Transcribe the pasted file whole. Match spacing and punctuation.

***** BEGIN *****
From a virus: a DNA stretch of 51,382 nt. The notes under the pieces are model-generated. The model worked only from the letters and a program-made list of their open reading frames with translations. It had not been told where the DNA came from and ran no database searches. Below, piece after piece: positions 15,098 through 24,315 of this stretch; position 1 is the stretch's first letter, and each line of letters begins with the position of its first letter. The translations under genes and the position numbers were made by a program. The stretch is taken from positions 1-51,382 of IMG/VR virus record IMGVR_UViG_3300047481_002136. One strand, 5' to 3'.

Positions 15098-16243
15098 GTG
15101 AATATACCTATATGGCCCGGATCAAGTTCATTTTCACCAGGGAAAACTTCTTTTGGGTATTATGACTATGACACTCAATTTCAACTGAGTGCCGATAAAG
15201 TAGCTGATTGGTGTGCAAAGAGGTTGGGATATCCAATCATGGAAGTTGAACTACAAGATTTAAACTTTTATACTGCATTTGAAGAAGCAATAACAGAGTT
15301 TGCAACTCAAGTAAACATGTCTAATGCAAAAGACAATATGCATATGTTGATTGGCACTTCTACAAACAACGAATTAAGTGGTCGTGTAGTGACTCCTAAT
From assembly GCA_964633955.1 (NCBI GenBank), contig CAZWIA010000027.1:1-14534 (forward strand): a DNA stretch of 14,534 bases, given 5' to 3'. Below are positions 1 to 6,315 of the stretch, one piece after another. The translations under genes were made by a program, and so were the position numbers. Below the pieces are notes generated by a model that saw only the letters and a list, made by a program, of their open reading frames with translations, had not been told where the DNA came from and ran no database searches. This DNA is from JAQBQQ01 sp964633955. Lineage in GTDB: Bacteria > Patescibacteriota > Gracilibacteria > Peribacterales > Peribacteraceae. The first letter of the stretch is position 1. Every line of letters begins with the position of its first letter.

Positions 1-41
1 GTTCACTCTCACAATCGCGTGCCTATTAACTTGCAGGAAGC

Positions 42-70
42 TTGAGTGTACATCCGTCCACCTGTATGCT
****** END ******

From a virus: a DNA stretch of 51,382 nt. The notes under the pieces are model-generated. The model worked only from the letters and a program-made list of their open reading frames with translations. It had not been told where the DNA came from and ran no database searches. Below, piece after piece: positions 15,098 through 24,315 of this stretch; position 1 is the stretch's first letter, and each line of letters begins with the position of its first letter. The translations under genes and the position numbers were made by a program. The stretch is taken from positions 1-51,382 of IMG/VR virus record IMGVR_UViG_3300047481_002136. One strand, 5' to 3'.

Positions 15098-16243
15098 GTG
15101 AATATACCTATATGGCCCGGATCAAGTTCATTTTCACCAGGGAAAACTTCTTTTGGGTATTATGACTATGACACTCAATTTCAACTGAGTGCCGATAAAG
15201 TAGCTGATTGGTGTGCAAAGAGGTTGGGATATCCAATCATGGAAGTTGAACTACAAGATTTAAACTTTTATACTGCATTTGAAGAAGCAATAACAGAGTT
15301 TGCAACTCAAGTAAACATGTCTAATGCAAAAGACAATATGCATATGTTGATTGGCACTTCTACAAACAACGAATTAAGTGGTCGTGTAGTGACTCCTAAT
From assembly GCA_964633955.1 (NCBI GenBank), contig CAZWIA010000027.1:1-14534 (forward strand): a DNA stretch of 14,534 bases, given 5' to 3'. Below are positions 1 to 6,315 of the stretch, one piece after another. The translations under genes were made by a program, and so were the position numbers. Below the pieces are notes generated by a model that saw only the letters and a list, made by a program, of their open reading frames with translations, had not been told where the DNA came from and ran no database searches. This DNA is from JAQBQQ01 sp964633955. Lineage in GTDB: Bacteria > Patescibacteriota > Gracilibacteria > Peribacterales > Peribacteraceae. The first letter of the stretch is position 1. Every line of letters begins with the position of its first letter.

Positions 1-41
1 GTTCACTCTCACAATCGCGTGCCTATTAACTTGCAGGAAGC

Positions 42-70
42 TTGAGTGTACATCCGTCCACCTGTATGCT